Wednesday, December 18, 2013

Should We Return to the Gold Standard or Is Paper Money as Good as Gold?

In honor of the Federal Reserve's100th anniversary on December 23rd, I am planning on dedicating the next few blog entries to the Federal Reserve and monetary policy.

A policy alternative that Republicans occasionally toy with, and one that is especially popular with those within the Austrian school of economics, is a return to the gold standard. A gold standard is a monetary system in which the economic unit of account is based on the quantity of gold. A gold standard is not about a standard of value. Under a true gold standard, the monetary unit is a specific weight of gold. Furthermore, any paper currency that does exist needs to be readily convertible into gold, and vice versa. Although some countries might have sizable gold reserves, there is not a single country that currently use the gold standard as the basis of its monetary policy. Were countries correct in changing out the gold standard for a fiat monetary system, or should there be a reestablishment of the gold standard?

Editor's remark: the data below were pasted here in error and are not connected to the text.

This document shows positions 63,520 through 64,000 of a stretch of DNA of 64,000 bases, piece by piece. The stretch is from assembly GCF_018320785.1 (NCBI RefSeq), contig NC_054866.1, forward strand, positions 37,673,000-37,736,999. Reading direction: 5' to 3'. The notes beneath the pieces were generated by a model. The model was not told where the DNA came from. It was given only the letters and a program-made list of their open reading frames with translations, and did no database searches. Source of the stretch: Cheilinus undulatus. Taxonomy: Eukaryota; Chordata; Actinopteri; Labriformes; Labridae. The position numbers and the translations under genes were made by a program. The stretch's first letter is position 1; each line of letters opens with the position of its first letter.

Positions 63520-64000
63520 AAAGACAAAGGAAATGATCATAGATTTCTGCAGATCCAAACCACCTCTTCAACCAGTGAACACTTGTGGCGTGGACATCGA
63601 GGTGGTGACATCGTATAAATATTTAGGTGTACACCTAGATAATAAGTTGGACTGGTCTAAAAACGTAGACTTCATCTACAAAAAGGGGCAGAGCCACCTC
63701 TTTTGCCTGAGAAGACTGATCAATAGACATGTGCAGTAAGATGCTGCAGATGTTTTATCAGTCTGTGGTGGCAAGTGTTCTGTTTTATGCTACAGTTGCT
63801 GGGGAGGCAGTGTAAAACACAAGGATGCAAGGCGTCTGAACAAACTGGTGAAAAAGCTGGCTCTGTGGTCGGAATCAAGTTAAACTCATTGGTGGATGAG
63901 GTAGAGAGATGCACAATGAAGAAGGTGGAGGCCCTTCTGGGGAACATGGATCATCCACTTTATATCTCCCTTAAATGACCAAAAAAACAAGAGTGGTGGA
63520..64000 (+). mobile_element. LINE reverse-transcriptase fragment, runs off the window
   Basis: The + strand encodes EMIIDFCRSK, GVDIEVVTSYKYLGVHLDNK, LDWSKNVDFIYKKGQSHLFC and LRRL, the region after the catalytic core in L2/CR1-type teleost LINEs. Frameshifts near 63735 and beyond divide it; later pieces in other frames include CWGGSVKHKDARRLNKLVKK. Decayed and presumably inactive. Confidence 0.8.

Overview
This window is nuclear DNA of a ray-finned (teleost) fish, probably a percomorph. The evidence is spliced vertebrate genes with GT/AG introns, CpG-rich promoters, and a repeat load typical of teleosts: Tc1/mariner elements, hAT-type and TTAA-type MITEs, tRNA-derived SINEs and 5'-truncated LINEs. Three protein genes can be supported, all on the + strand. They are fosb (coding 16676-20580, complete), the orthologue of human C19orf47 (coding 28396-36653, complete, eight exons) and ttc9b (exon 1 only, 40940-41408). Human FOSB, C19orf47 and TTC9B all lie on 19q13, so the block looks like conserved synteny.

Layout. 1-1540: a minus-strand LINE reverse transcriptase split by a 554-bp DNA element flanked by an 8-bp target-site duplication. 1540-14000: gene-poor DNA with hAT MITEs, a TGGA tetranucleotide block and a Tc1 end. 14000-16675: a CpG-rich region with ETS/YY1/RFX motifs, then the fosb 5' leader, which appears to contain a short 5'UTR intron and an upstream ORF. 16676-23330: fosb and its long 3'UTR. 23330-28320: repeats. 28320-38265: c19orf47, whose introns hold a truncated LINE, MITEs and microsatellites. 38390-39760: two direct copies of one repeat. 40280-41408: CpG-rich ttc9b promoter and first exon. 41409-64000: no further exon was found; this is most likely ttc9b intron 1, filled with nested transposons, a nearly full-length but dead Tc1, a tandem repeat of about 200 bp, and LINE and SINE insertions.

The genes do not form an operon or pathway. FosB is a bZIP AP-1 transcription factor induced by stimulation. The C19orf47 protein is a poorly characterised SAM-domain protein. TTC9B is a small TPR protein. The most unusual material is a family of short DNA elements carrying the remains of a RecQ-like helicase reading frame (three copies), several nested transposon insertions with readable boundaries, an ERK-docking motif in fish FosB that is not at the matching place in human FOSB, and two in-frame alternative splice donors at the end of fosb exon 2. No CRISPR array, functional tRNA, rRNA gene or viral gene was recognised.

In the United States, there was not a true gold standard for much of America's history, although gold did play a role in monetary policy prior to 1971. From 1792 to 1862, America was on a bimetallic standard, which was currency valued both in silver and gold. Once the Civil War broke out, the country was on fiat currency until 1879, after which the United States adopted a true gold standard. This didn't last because World War One had a deleterious effect on monetary systems, particularly that of Great Britain. By 1925, the gold bullion standard replaced the gold specie standard. The interwar gold standard would be in disarray until the end of the Second World War. After WWII, the Bretton Woods system dominated the scene. Under this post-war system, currencies were not pegged directly to the gold, but rather the US dollar. Even so, the currency would still retain its convertibility [into gold]. It was not a completely flexible monetary system, but it attempted to conserve the best aspects of gold and fiat monetary systems. The compromise system would not last. The strain of the Vietnam War pressured Nixon to close the "gold reserves window" in 1971, in which Nixon severed the last tie between gold and currency by declaring that dollars held by foreign countries could no longer be converted into gold. Ever since, the dollar became a fiat currency that has solely relied on the "full faith and credit" of the United States government. Although the history lesson might have been tedious, it is important to answering our question because we need to determine economic success before and after the implementation of a fiat system.